A long-time Microsofty has outed the jungle-fighter culture of Microsoft as the root of its innovation woes:
- Dick Brass, Microsoft’s Creative Destruction
Microsoft has become a clumsy, uncompetitive innovator. Its products are lampooned, often unfairly but sometimes with good reason. Its image has never recovered from the antitrust prosecution of the 1990s. Its marketing has been inept for years; remember the 2008 ad in which Bill Gates was somehow persuaded to literally wiggle his behind at the camera?
While Apple continues to gain market share in many products, Microsoft has lost share in Web browsers, high-end laptops and smartphones. Despite billions in investment, its Xbox line is still at best an equal contender in the game console business. It first ignored and then stumbled in personal music players until that business was locked up by Apple.
Microsoft’s huge profits — $6.7 billion for the past quarter — come almost entirely from Windows and Office programs first developed decades ago. Like G.M. with its trucks and S.U.V.’s, Microsoft can’t count on these venerable products to sustain it forever. Perhaps worst of all, Microsoft is no longer considered the cool or cutting-edge place to work. There has been a steady exit of its best and brightest.
What happened? Unlike other companies, Microsoft never developed a true system for innovation. Some of my former colleagues argue that it actually developed a system to thwart innovation. Despite having one of the largest and best corporate laboratories in the world, and the luxury of not one but three chief technology officers, the company routinely manages to frustrate the efforts of its visionary thinkers.
Internal competition is common at great companies. It can be wisely encouraged to force ideas to compete. The problem comes when the competition becomes uncontrolled and destructive. At Microsoft, it has created a dysfunctional corporate culture in which the big established groups are allowed to prey upon emerging teams, belittle their efforts, compete unfairly against them for resources, and over time hector them out of existence. It’s not an accident that almost all the executives in charge of Microsoft’s music, e-books, phone, online, search and tablet efforts over the past decade have left.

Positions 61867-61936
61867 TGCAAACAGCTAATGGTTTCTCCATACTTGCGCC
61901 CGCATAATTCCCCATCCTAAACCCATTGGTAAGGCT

As a result, while the company has had a truly amazing past and an enviably prosperous present, unless it regains its creative spark, it’s an open question whether it has much of a future.
In the past, I argued that Microsoft was doomed to fail because — like the Roman Empire — it opted to fight on too many fronts. Market dominance in Windows and Office led it to games, phones, tablets, [fill in the blank].
Now it appears that it is failing because the many product line heads are fighting for control, instead of pulling together.
In my territory, Microsoft has never even made a blip. There has been no serious Microsoft innovation in social tools, with the exception of OneNote. Instead of OneNote, however, the company should have been working on making Office social — and I don’t mean Groove (acquired along with the lackluster Ray Ozzie) or SharePoint.
Microsoft could have easily built, or knocked off, Basecamp, and figured out how to build that into and around Office. But now its too late. Web professionals have largely moved away from Office and its document-centered world view.
The death of documents will mean the end of Microsft as we know it.Update on Wednesday, February 10, 2010 at 10:32AM by Stowe Boyd
Matt Rosoff followed up on the Dick Brass disclosure, pointing out how Apple completely took the music player/device/store market away from Microsoft at a time when they were watching and involved:
By the time Apple was ready to launch the Windows version of iTunes in October 2003, Apple had sold 13 million songs through the service, outpacing all other music stores, despite the Mac’s small market share. In other words, FairPlay and the consistently priced single-song downloads worked.
Almost seven years later, the iTunes Store is the largest music retailer in the United States, online or offline, and most of the stores based on the Windows Media Platform (including MSN Music) are out of business or have moved to selling unrestricted MP3 files.
Getting back to Dick Brass’s criticism of Microsoft, I find it fascinating that top Microsoft executives were aware almost immediately of the threat the iTunes Music Store posed to the whole Windows Media ecosystem, but Microsoft was still unable to stop it. This matches what I’ve seen time and time again in my last 10 years following the company.
Microsoft has some smart executives who can quickly and correctly assess market changes and opportunities. Often, they come up with a good strategy to capitalize on those changes. But somewhere between strategy and execution, the thread is lost. Windows Media and Zune are most relevant to this blog, but you can see it elsewhere: online advertising, search, and mobile phones, to name three obvious examples.